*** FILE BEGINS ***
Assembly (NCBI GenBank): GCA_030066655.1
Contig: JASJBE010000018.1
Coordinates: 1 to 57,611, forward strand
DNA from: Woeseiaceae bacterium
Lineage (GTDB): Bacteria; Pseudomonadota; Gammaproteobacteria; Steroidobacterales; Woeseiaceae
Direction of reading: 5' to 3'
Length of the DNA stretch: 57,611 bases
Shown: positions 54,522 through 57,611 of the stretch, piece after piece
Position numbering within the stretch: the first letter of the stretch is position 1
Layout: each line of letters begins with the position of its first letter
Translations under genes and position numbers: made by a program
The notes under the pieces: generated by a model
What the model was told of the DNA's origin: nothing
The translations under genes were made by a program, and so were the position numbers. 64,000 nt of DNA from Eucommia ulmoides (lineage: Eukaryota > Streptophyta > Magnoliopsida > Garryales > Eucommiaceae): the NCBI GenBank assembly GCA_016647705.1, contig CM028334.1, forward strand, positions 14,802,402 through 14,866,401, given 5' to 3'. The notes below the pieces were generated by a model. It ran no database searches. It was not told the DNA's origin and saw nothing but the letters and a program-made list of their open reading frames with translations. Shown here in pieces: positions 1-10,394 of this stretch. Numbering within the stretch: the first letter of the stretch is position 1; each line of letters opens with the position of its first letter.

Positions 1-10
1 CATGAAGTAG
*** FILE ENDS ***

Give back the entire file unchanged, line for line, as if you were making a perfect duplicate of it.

Assembly (NCBI GenBank): GCA_030066655.1
Contig: JASJBE010000018.1
Coordinates: 1 to 57,611, forward strand
DNA from: Woeseiaceae bacterium
Lineage (GTDB): Bacteria; Pseudomonadota; Gammaproteobacteria; Steroidobacterales; Woeseiaceae
Direction of reading: 5' to 3'
Length of the DNA stretch: 57,611 bases
Shown: positions 54,522 through 57,611 of the stretch, piece after piece
Position numbering within the stretch: the first letter of the stretch is position 1
Layout: each line of letters begins with the position of its first letter
Translations under genes and position numbers: made by a program
The notes under the pieces: generated by a model
What the model was told of the DNA's origin: nothing
The translations under genes were made by a program, and so were the position numbers. 64,000 nt of DNA from Eucommia ulmoides (lineage: Eukaryota > Streptophyta > Magnoliopsida > Garryales > Eucommiaceae): the NCBI GenBank assembly GCA_016647705.1, contig CM028334.1, forward strand, positions 14,802,402 through 14,866,401, given 5' to 3'. The notes below the pieces were generated by a model. It ran no database searches. It was not told the DNA's origin and saw nothing but the letters and a program-made list of their open reading frames with translations. Shown here in pieces: positions 1-10,394 of this stretch. Numbering within the stretch: the first letter of the stretch is position 1; each line of letters opens with the position of its first letter.

Positions 1-10
1 CATGAAGTAG